Wednesday, March 28, 2012

28th March 2012

Yes, I made it to the beach today. So, after a leisurely stroll for an hour, this is where I settled down to think and read… yes Kindles are perfect for the beach, you can believe the marketing blurb! I’m not sure if my camera captured the light properly, it was amazing, almost otherworldly, with a slight haze filtering the clear blue sky, and not a chance of seeing the French cliffs today. I was actually quite close to where we scattered Jane’s ashes, though being honest I wasn’t able to tune into that at all. Jane is living a very full life in heaven and not at all connected with historical events on Deal beach. Maybe at some point in the future I’ll need to visit this place to stir up memories in honour of my wife but not this afternoon. My heart is still bursting with love for her and I’ll carry that around for the rest of my life, I don’t need to go anywhere special. But the pain of loss is easing and I’m beginning to think I’ll be able to move on. When my season of grief is concluded I’m asking the Lord to send his Holy Spirit to place a seal upon my heart. A bit like a Royal Seal, where my love of Jane and the pain of loss is locked away, only to be let out with special approval. A sort of God moment. Maybe there’ll be many of them, maybe they’ll be few and far between, but whatever, I cannot live the rest of my life like this. I will let go and begin to function more normally again very soon.

Of course I’ve been wondering if I’d get to meet someone after the thoughts I had before travelling. Yesterday I spoke to no-one, today every person I passed refused to catch my eye and they all looked a bit miserable anyway. I’m used to National Trust visitors smiling and chatting at the slightest excuse. So as I returned to my motorhome I glanced at a very similar vehicle parked right in front of my mine. And noticed a fish badge in the window. It belonged to an older guy with hair as long as mine, complete with elastic tie – there’s a thought – anyway, he was sitting outside with coffee and iPod to isolate from contact. Not good enough I decided, ‘Hi, what’s the badge for’ I asked ‘are you a Christian or do you just like fish?’ An hour and a half later we’d had the friendliest of conversations about any number of people that we both knew quite well, particularly a whole group of church leaders. One of the women in his church had even sung with me in a worship band back in Derby. He’d also lost his wife with cancer and was travelling alone, though he chose to ‘wild-camp’ by the side of the road quite regularly. Far too noisy for me.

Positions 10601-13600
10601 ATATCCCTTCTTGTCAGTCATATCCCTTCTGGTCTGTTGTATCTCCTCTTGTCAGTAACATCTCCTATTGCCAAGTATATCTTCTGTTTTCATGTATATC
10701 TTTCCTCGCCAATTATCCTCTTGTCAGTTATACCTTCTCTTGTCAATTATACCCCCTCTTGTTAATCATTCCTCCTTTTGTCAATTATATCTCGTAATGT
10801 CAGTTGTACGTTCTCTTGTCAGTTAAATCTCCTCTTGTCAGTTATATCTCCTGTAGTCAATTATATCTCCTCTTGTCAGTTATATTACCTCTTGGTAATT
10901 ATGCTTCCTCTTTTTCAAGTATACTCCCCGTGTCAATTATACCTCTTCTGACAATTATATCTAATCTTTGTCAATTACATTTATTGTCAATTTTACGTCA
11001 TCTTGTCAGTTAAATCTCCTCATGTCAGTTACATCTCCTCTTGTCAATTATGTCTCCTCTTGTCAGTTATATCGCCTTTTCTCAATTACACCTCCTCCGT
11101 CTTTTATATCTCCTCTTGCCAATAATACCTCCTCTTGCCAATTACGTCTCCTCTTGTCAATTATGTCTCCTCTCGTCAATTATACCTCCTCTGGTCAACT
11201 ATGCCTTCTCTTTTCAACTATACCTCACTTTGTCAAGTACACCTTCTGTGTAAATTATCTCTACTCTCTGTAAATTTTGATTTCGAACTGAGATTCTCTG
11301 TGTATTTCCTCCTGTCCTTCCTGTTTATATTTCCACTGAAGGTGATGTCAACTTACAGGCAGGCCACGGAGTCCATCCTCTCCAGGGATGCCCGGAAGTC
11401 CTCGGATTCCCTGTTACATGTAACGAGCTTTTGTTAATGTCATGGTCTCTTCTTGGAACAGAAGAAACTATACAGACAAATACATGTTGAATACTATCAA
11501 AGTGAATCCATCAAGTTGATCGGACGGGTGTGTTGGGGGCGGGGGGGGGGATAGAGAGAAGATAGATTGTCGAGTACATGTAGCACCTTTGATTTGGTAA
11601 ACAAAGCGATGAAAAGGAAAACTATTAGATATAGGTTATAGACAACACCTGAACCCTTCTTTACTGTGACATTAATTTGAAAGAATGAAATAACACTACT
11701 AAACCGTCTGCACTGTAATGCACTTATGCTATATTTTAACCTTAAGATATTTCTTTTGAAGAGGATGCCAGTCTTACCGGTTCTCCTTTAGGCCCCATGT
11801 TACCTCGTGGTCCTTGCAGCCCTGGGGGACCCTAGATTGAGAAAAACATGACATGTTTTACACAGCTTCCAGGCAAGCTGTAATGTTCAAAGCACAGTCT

But our conversation did wander into all manner of interesting areas. Including a consideration of how the church can help the socially disadvantaged. Yes, the average church has seats filled with relatively affluent families. Maybe a scattering of professionals and a whole bunch of ‘dinkies’… double income no kids couples. My new friend enjoyed visiting a drop-in centre supporting alcoholics, drug addicts and the like, but struggled to see how these so needy people could ever feel comfortable in most church meetings. It was a long conversation…

1 John 3:17 ‘Suppose someone sees a brother or sister in need and is able to help them. If he doesn't take pity on them, how can the love of God be in him?’ (NIRV)

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